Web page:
positioned to minimise fouling of any hens below. • Where linear perches are not provided: – There must be sufficient perching space in the form of slatted or wiremesh raised floors. – The raised floor must cover at least 65% of the shed and allow at least 450cm per bird. – The gaps between the slats must not exceed 25mm. – The design and size of the floor should be such that it provides adequate support for the hens and minimises the risk of damage to hens’ feet or entrapment of hens.
• Manure build-up must not protrude through the floor. Nest boxes • Hens must be provided with sufficient nest boxes for all hens to be able to lay their eggs in a nest. There must be a minimum of one single nest for every seven hens or 1m nest boxes for every 120 hens. Nest boxes must be positioned away from the flock and be designed to encourage nesting behaviour. • Nest boxes must be kept clean and operational. Nesting material needs to be regularly changed unless the system is automatic with self cleaning or is accompanied with voids for faeces to fall through.
Perching areas • The provision of perching areas is required to ensure that hens can roost (perch above ground level) as necessary. Perches can be provided as linear perches or as slatted plastic or wire-mesh raised floors. • Where linear perches are provided these must: – Be constructed of non-slip material. – Allow at least 15cm space per bird, with at least 30cm between the perches. – Have a top surface of approximately 4cm width. – Be at least 0.5m from the ground and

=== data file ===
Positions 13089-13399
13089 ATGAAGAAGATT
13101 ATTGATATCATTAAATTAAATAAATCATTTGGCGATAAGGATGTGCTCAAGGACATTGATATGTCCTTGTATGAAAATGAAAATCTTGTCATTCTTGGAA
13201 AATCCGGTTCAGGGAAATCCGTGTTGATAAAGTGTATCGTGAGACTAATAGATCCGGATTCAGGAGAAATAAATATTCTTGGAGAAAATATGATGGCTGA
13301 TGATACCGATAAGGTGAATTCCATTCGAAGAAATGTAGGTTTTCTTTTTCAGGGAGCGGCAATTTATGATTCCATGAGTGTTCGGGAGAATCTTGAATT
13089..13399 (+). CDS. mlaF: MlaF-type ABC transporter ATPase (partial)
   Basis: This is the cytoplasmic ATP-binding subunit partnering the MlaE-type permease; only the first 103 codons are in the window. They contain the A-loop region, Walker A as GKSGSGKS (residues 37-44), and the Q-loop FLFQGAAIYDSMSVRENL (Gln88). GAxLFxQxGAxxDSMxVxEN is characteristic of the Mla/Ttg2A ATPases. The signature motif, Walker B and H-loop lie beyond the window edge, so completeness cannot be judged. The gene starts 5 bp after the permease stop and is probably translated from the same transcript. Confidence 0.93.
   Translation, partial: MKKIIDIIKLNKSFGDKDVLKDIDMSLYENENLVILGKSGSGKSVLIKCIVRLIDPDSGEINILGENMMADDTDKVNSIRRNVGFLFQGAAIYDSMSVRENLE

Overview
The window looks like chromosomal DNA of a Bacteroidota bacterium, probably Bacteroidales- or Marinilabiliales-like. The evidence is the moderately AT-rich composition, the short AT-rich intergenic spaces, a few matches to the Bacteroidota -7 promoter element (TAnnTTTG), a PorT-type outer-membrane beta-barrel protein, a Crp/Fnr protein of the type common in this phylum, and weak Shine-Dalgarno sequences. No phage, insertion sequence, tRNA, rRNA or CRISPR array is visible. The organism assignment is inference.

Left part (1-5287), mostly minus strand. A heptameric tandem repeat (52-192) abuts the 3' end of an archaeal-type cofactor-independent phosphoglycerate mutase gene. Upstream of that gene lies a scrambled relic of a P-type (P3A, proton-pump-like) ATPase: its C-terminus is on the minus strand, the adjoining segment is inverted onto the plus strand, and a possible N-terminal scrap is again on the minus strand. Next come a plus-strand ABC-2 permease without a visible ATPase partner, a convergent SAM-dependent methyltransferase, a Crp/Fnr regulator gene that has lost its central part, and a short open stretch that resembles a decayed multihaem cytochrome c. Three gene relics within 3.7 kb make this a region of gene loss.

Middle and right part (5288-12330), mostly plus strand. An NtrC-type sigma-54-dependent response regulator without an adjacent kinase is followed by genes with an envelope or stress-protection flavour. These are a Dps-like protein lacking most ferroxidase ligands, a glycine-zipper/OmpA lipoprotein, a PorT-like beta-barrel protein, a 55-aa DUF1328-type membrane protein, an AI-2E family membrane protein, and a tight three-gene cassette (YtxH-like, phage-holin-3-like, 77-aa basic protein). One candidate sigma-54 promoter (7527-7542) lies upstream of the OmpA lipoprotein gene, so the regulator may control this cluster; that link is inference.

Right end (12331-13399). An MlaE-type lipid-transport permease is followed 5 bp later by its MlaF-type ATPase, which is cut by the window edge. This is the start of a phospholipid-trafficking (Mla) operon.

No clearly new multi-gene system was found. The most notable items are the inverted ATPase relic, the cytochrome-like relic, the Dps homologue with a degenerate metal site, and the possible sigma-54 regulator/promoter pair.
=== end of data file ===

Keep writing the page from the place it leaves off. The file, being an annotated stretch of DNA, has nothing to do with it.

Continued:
Top: Litter area for dust bathing. Above: Van Gent nest boxes and VDL chain feeders, linear perches.
POULTRY DIGEST, April/May 2010
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OEC supplied Ezy Pan feeders, Lubing style drinkers. R & DG Sanday ‘clean’ tunnel shed design. Insert: New Henderson Farm Manager, Grant Te Kiri.
Proten’s WA Serpentine farm – the finished project
By PETER BEDWELL
n February 2009, Poultry Digest visited Proten’s new Henderson farm, located in Serpentine WA, after six of the projected 16 sheds had been completed. The estimated $16 million project was completed on schedule in June 2009 and in total eight batches have been raised since